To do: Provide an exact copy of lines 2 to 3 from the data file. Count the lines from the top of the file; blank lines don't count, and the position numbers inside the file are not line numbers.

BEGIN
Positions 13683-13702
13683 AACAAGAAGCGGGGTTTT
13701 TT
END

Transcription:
13683 AACAAGAAGCGGGGTTTT
13701 TT